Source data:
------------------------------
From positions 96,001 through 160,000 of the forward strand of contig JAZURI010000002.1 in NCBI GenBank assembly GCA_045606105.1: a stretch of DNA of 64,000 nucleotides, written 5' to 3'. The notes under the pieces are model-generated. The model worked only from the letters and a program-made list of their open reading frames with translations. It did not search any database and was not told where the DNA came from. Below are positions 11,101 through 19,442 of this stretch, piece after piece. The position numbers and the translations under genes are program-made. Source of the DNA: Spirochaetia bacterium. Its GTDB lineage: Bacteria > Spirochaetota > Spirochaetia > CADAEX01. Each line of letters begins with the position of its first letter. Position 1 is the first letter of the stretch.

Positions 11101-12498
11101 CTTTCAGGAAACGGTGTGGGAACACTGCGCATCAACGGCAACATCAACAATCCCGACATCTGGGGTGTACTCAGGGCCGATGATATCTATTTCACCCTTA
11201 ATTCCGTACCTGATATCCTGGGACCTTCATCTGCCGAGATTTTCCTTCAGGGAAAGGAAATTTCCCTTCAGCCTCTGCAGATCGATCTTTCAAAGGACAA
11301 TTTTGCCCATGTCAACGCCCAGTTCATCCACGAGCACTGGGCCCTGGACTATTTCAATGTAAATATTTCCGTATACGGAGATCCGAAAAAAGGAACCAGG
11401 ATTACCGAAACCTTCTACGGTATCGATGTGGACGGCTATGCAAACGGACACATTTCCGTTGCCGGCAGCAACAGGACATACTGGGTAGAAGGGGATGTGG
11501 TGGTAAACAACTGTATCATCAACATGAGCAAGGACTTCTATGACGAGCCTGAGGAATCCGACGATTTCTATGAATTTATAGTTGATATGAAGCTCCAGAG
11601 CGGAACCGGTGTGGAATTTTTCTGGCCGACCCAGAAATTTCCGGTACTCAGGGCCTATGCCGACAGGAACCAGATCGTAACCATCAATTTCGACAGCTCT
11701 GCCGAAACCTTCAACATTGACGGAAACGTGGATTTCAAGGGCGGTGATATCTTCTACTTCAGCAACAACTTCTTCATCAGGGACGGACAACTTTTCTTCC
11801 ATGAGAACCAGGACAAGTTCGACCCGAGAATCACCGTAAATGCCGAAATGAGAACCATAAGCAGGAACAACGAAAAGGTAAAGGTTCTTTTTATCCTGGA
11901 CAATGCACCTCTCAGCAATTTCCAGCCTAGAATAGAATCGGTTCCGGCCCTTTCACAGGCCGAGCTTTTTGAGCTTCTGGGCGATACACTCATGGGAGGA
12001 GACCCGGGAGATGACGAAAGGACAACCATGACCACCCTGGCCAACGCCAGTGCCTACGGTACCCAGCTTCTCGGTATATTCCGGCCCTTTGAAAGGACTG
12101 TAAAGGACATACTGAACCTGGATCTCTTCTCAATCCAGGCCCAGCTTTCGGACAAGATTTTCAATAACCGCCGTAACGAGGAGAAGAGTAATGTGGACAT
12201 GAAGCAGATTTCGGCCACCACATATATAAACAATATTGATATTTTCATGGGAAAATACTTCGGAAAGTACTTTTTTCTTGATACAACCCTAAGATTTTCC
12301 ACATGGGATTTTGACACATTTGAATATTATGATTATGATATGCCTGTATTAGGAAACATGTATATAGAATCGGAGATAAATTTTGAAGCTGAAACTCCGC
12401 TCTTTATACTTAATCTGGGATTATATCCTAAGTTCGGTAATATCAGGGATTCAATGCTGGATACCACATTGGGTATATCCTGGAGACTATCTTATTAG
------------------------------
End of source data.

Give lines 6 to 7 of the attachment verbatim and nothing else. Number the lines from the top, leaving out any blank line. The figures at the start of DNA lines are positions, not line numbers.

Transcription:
11401 ATTACCGAAACCTTCTACGGTATCGATGTGGACGGCTATGCAAACGGACACATTTCCGTTGCCGGCAGCAACAGGACATACTGGGTAGAAGGGGATGTGG
11501 TGGTAAACAACTGTATCATCAACATGAGCAAGGACTTCTATGACGAGCCTGAGGAATCCGACGATTTCTATGAATTTATAGTTGATATGAAGCTCCAGAG